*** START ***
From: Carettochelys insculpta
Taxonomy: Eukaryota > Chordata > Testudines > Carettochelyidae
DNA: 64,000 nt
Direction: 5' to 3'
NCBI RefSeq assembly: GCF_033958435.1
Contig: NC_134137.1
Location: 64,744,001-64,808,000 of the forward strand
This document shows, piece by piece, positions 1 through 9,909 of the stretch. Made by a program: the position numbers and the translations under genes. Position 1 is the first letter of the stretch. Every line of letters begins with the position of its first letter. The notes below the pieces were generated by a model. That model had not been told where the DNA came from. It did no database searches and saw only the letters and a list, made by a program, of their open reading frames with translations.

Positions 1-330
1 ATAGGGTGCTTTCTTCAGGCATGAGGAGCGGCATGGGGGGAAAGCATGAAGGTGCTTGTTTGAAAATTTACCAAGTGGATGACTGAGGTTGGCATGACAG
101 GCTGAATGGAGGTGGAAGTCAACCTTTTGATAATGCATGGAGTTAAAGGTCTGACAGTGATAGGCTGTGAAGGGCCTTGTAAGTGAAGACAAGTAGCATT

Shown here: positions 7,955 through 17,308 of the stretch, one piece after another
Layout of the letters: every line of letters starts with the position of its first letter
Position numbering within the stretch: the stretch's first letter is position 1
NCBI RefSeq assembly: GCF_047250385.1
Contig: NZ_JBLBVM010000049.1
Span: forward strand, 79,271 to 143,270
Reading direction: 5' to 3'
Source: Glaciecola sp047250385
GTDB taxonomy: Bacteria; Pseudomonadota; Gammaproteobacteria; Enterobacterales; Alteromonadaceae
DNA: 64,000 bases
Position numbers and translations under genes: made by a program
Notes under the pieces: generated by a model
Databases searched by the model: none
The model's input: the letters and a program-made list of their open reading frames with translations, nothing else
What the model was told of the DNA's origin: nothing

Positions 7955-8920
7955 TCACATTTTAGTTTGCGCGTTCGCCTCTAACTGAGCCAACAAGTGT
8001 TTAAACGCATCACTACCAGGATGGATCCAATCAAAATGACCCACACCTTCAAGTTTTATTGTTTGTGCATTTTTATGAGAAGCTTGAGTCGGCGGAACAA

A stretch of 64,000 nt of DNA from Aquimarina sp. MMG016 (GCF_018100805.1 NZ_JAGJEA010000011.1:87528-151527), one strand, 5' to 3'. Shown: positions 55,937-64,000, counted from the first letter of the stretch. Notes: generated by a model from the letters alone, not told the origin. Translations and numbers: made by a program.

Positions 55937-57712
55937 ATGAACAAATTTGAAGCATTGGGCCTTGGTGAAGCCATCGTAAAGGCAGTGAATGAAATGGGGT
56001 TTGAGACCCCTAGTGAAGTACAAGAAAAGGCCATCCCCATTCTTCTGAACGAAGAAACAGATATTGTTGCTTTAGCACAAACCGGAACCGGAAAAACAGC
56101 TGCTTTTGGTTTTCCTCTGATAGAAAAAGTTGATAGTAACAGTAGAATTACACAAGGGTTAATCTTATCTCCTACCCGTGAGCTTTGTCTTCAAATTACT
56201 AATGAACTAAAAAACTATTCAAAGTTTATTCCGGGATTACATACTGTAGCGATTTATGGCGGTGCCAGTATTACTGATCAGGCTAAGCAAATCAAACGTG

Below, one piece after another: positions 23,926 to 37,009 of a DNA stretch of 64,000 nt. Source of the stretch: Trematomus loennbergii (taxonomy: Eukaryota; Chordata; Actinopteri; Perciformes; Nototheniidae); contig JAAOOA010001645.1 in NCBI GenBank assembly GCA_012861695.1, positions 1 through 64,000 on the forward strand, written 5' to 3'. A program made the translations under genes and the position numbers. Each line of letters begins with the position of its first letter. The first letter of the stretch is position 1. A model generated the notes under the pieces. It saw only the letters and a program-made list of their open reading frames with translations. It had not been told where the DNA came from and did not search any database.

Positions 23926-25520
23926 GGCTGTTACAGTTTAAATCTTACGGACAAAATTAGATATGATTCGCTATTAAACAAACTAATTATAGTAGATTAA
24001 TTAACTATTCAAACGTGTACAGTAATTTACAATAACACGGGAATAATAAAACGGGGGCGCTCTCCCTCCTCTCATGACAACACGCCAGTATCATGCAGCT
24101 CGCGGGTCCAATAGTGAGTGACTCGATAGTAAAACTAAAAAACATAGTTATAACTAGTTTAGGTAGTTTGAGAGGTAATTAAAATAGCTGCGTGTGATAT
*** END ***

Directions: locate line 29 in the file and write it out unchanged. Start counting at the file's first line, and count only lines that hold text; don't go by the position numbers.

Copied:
8001 TTAAACGCATCACTACCAGGATGGATCCAATCAAAATGACCCACACCTTCAAGTTTTATTGTTTGTGCATTTTTATGAGAAGCTTGAGTCGGCGGAACAA